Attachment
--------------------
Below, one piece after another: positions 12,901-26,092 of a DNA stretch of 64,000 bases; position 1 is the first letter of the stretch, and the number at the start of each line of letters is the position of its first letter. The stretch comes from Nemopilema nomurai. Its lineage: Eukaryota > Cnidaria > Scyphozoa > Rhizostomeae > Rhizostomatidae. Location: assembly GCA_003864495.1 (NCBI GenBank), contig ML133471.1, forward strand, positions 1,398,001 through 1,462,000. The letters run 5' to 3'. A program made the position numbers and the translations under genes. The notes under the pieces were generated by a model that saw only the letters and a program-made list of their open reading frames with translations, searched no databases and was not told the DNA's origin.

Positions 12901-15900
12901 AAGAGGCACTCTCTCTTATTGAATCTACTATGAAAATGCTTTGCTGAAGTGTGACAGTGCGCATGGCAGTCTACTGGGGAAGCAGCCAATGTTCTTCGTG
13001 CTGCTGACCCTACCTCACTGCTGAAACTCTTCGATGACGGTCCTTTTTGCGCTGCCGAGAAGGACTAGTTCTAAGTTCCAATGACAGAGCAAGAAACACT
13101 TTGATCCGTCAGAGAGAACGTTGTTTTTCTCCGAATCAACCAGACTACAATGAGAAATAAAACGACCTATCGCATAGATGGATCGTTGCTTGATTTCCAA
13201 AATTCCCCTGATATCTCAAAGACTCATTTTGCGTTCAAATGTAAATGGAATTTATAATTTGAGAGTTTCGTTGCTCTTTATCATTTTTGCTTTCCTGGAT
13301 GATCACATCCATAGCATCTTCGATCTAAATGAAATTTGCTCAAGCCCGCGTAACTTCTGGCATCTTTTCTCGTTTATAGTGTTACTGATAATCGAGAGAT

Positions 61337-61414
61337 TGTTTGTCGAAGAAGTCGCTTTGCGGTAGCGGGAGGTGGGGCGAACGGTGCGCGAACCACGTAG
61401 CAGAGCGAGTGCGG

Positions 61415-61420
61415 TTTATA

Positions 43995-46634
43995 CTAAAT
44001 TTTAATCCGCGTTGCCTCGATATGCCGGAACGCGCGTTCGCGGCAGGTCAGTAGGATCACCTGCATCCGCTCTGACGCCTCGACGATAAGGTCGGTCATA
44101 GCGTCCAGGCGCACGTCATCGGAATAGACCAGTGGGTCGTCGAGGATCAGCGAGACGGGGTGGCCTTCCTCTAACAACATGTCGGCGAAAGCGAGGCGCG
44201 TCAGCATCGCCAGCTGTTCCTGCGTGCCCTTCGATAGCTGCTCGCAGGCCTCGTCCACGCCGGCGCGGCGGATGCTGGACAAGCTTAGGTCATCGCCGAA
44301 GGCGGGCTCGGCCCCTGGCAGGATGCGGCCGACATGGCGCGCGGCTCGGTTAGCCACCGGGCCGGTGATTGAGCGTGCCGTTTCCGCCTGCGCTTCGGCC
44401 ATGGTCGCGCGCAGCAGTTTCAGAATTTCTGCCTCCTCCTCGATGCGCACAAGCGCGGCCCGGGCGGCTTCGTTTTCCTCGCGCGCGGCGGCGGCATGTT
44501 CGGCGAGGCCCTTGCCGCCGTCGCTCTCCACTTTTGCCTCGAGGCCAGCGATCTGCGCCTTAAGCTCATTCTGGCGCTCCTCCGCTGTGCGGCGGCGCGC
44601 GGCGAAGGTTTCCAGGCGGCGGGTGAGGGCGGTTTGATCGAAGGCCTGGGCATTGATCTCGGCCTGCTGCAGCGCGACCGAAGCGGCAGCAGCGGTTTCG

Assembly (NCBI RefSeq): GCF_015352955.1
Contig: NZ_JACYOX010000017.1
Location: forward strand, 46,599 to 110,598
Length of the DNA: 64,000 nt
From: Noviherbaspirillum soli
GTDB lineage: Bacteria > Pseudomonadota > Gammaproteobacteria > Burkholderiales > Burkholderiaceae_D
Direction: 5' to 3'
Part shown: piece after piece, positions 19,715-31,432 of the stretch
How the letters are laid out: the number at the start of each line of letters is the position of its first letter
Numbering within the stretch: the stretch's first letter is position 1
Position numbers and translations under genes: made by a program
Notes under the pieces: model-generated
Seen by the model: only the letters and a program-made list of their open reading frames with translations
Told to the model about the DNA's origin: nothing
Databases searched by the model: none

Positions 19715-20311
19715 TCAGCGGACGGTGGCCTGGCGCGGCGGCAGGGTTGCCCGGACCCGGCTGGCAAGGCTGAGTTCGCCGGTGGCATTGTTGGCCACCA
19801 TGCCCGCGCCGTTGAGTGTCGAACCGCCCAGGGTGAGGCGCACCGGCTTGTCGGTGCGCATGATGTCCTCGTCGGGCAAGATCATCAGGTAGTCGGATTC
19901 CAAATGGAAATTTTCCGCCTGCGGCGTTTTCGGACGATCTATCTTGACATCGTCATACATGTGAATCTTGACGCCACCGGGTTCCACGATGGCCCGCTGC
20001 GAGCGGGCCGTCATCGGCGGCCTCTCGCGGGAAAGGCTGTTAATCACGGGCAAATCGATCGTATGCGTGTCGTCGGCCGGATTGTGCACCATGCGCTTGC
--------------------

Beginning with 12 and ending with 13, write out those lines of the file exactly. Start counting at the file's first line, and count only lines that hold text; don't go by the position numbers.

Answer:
61415 TTTATA

Positions 43995-46634